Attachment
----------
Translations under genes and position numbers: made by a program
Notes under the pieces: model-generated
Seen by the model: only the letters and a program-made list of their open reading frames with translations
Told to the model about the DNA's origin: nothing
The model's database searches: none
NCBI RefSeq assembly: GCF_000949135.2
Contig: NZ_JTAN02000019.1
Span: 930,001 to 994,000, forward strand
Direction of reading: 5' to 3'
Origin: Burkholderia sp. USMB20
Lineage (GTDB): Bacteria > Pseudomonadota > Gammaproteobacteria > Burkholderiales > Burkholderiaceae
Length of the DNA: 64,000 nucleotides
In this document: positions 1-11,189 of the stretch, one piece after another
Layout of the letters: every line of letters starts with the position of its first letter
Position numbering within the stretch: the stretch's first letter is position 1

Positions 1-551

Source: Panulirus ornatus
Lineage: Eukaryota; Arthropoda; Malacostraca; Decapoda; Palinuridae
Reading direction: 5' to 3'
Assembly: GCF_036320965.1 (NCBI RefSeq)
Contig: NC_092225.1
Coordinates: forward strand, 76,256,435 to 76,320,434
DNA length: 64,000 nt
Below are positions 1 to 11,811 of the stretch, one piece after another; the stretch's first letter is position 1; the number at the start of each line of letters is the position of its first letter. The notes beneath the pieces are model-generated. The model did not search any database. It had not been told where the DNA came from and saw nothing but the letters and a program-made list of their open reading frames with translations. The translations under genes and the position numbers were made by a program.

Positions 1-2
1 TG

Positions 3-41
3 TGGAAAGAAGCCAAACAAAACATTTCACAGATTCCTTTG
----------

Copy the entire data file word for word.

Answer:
Translations under genes and position numbers: made by a program
Notes under the pieces: model-generated
Seen by the model: only the letters and a program-made list of their open reading frames with translations
Told to the model about the DNA's origin: nothing
The model's database searches: none
NCBI RefSeq assembly: GCF_000949135.2
Contig: NZ_JTAN02000019.1
Span: 930,001 to 994,000, forward strand
Direction of reading: 5' to 3'
Origin: Burkholderia sp. USMB20
Lineage (GTDB): Bacteria > Pseudomonadota > Gammaproteobacteria > Burkholderiales > Burkholderiaceae
Length of the DNA: 64,000 nucleotides
In this document: positions 1-11,189 of the stretch, one piece after another
Layout of the letters: every line of letters starts with the position of its first letter
Position numbering within the stretch: the stretch's first letter is position 1

Positions 1-551

Source: Panulirus ornatus
Lineage: Eukaryota; Arthropoda; Malacostraca; Decapoda; Palinuridae
Reading direction: 5' to 3'
Assembly: GCF_036320965.1 (NCBI RefSeq)
Contig: NC_092225.1
Coordinates: forward strand, 76,256,435 to 76,320,434
DNA length: 64,000 nt
Below are positions 1 to 11,811 of the stretch, one piece after another; the stretch's first letter is position 1; the number at the start of each line of letters is the position of its first letter. The notes beneath the pieces are model-generated. The model did not search any database. It had not been told where the DNA came from and saw nothing but the letters and a program-made list of their open reading frames with translations. The translations under genes and the position numbers were made by a program.

Positions 1-2
1 TG

Positions 3-41
3 TGGAAAGAAGCCAAACAAAACATTTCACAGATTCCTTTG